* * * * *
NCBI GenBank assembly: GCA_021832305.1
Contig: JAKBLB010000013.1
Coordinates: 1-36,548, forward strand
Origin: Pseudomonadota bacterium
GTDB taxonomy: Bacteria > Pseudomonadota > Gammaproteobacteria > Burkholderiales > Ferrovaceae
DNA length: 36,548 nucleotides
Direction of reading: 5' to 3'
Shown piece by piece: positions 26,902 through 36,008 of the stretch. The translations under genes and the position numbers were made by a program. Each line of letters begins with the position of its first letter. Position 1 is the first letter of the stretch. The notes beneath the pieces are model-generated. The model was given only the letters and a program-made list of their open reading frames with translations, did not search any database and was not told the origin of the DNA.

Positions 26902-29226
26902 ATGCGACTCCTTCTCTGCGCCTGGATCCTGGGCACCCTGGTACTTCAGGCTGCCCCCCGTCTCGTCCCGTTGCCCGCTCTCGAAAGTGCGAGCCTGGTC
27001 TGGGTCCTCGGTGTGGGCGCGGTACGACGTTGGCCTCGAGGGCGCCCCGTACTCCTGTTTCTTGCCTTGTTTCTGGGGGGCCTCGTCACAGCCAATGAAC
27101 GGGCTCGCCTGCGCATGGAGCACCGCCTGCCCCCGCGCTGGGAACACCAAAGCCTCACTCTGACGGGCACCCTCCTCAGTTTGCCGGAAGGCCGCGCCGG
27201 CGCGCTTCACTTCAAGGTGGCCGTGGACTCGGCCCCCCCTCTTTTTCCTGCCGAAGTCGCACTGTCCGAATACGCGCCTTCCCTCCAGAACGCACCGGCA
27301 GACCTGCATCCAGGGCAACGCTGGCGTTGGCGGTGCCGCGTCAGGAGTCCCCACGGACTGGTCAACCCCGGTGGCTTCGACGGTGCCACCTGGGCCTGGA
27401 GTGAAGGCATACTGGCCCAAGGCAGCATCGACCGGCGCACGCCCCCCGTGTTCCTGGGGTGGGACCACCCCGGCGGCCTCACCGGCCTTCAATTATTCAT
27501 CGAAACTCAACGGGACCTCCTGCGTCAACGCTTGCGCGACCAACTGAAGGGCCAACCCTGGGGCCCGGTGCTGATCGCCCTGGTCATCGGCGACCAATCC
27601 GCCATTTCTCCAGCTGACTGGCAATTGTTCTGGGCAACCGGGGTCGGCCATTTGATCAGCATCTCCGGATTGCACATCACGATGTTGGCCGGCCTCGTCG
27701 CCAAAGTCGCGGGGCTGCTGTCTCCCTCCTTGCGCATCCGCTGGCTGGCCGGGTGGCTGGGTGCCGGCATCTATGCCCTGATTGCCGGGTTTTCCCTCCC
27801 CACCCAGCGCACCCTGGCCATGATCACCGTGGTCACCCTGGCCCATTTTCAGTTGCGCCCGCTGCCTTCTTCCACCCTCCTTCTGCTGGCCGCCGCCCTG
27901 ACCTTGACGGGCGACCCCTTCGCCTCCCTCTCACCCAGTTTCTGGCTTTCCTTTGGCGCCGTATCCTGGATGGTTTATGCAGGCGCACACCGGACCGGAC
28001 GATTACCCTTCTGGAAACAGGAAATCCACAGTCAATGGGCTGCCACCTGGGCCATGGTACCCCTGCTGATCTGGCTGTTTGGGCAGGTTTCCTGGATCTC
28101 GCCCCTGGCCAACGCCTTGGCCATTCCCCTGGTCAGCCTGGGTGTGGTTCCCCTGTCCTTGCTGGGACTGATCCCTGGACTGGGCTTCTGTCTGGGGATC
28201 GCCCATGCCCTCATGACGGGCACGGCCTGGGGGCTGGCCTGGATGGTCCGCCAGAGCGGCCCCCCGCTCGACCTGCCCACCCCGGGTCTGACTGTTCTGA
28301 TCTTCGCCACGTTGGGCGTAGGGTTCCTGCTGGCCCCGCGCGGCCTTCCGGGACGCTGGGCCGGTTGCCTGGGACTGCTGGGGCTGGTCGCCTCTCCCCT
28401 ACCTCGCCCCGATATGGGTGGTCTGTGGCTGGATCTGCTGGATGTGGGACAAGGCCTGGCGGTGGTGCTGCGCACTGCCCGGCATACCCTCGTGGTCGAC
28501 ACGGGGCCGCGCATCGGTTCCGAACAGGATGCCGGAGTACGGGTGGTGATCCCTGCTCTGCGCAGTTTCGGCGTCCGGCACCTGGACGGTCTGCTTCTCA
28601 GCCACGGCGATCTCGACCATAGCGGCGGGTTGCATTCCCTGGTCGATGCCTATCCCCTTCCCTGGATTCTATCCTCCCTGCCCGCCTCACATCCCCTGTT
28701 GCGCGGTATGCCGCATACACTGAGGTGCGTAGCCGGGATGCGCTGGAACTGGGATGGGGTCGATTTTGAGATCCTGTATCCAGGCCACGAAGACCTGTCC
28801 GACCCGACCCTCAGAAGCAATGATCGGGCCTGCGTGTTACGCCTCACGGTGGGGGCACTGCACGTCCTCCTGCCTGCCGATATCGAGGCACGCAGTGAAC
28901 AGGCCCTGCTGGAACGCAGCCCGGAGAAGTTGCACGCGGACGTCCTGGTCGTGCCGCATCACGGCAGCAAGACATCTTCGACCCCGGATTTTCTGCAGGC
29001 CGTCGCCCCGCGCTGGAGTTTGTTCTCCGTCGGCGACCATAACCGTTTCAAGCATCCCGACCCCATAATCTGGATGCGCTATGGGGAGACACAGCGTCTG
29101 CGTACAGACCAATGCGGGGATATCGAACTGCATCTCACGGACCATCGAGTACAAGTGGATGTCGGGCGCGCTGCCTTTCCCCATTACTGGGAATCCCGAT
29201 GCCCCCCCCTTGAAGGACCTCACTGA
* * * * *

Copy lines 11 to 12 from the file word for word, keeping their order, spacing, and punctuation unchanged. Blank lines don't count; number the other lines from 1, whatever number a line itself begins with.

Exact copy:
27001 TGGGTCCTCGGTGTGGGCGCGGTACGACGTTGGCCTCGAGGGCGCCCCGTACTCCTGTTTCTTGCCTTGTTTCTGGGGGGCCTCGTCACAGCCAATGAAC
27101 GGGCTCGCCTGCGCATGGAGCACCGCCTGCCCCCGCGCTGGGAACACCAAAGCCTCACTCTGACGGGCACCCTCCTCAGTTTGCCGGAAGGCCGCGCCGG